In a NIHR i4i Next Generation project, we have developed a prototype handheld mobile phone-connected device based on SAW technology to rapidly diagnose HIV. The device has the capability to detect HIV antibodies and antigen from a small finger prick of blood within minutes. The device has bluetooth connectivity allowing results to be displayed on a user-friendly app interface, and with the connectivity to help patients link to follow up care and healthcare systems.
Key Aims and Achievements
The project aimed to address the need for more widely available, accurate and fast HIV testing outside of a hospital setting and focused on developing an innovative HIV diagnostic tool. In particular, we aimed to develop a prototype mobile-phone connected device to rapidly diagnose HIV, based on multiplexed antibody-antigen detection, with inbuilt wireless connectivity, which works similarly to a pregnancy test (testing a drop of blood with a chip).
Its key achievements were:
- Development of an initial proof of concept (during the proposal phase).
- Development of a pre-market prototype of a portable device.
- Development of associated microchips and the coatings for the detection of HIV antibodies.
- Testing of the device in a small-scale clinical pilot.
- Development of an exploitation plan and a roadmap for the next stages of the work.
- Achievement of all milestones and overall objectives of the i4i-funded project.
Benefits of this technology
- High sensitivity
- High specificity
- Quantitation of marker levels
- Low cost
- Ease of use
- Electronic POC diagnostics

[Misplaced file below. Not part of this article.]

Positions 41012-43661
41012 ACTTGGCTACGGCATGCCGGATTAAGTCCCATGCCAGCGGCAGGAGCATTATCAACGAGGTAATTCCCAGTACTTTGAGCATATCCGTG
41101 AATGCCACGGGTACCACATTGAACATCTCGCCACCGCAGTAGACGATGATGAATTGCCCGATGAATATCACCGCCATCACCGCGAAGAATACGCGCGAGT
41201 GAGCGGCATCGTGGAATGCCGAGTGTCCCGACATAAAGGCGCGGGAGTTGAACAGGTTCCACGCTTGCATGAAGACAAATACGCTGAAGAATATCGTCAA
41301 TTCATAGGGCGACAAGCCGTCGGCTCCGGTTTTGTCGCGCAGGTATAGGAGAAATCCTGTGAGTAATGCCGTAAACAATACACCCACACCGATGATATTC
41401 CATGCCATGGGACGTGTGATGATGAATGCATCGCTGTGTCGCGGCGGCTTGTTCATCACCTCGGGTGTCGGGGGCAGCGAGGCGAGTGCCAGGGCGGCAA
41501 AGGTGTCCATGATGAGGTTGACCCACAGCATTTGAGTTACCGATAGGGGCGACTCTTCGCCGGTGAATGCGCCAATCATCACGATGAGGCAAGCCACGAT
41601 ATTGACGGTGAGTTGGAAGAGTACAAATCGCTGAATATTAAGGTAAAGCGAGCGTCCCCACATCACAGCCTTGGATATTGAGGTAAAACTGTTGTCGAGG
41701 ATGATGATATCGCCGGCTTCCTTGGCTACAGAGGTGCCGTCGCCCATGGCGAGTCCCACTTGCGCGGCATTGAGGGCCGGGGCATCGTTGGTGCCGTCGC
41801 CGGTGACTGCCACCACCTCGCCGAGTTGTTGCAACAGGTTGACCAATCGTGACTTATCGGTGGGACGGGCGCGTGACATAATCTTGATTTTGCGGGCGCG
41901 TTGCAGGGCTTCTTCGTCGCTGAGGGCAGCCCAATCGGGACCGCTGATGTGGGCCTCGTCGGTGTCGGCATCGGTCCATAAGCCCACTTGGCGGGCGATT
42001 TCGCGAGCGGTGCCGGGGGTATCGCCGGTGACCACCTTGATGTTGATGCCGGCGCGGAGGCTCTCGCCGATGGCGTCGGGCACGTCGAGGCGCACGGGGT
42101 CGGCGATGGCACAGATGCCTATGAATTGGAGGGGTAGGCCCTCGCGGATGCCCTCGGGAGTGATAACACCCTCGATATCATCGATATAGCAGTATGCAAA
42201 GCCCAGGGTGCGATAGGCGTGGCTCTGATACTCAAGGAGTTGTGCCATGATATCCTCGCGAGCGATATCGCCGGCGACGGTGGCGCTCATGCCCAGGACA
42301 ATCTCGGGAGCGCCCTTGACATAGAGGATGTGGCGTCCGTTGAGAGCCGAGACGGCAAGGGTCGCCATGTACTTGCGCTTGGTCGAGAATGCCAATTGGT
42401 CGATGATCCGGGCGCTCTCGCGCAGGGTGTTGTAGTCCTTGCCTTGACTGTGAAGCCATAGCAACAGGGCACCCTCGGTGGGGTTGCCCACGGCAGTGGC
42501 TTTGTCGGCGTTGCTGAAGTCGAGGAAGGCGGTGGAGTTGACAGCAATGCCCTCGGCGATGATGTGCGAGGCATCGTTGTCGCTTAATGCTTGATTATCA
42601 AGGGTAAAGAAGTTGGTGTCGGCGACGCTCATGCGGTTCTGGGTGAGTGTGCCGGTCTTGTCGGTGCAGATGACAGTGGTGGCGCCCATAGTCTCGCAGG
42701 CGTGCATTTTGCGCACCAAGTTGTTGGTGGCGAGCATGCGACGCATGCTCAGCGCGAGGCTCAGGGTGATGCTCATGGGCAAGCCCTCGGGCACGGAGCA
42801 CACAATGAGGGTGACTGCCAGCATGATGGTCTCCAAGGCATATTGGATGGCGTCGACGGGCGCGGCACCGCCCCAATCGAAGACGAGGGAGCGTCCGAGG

Benefits to Patients, Public and NHS
Widening access to HIV tests has the potential to bring major health economic benefits. People who are unaware of their HIV infection face a poorer prognosis, and are more likely to transmit the virus. Diagnosis offers patients the opportunity to improve their quality of life, and benefits the NHS and wider public by reducing the risk of transmission. Public Health England (PHE) and NICE showed that testing in community settings is feasible, acceptable and has major economic benefits – for every diagnosis made the NHS saves more than £200,000 associated with a lifetime of treatment costs.
Benchmarking and Testing
The analytical and clinical performance of the device has been benchmarked to gold-standard technologies in partnership with UCLH diagnostic lab and to leading rapid point-of-care (PoC) HIV tests showing notable advantages in terms of the volume of sample required, time to result, simplicity of the readout and data linkage capabilities.
Our research results have been presented at major national and international meetings. Our PhD student Val Turbe was awarded a poster prize at Biosensors 2014, and Professor Rachel Mckendry of UCL was awarded the Royal Society Rosalind Franklin Award 2014.
Partners and Funding
This project was conducted in cooperation with UCL Partners (who care for 15% of the total UK HIV-positive population), HIV-patients through the “Bloomsbury User Group” and the i-base HIV activist group.
Orla Protein Technologies, one of OJ-Bio’s parent companies, engineered novel proteins.
Japan Radio Company, one of OJ-Bio’s parent companies, provided the Surface Acoustic Wave (SAW) biochips and were closely involved for the chip development for the HIV application.
i4i was the sole funder of the project and thus, a key enabler of this innovative project.
Further Developments and Future Prospects
OJ-Bio and UCL have continued collaboration and are continuing the development of its pre-commercial prototype into a product which would be fit for being approved through regulatory approval processes. Additonally, OJ-Bio works closely with i-sense that is led by UCL and aims to engineer a new generation of early-warning sensing systems to identify disease outbreaks.
OJ-Bio is open for partnerships and co-development agreements with partners seeking to expand their product range with an innovative portable HIV testing device.
Read more about the project here: Rapid, early warning HIV test in development thanks to £1 million funding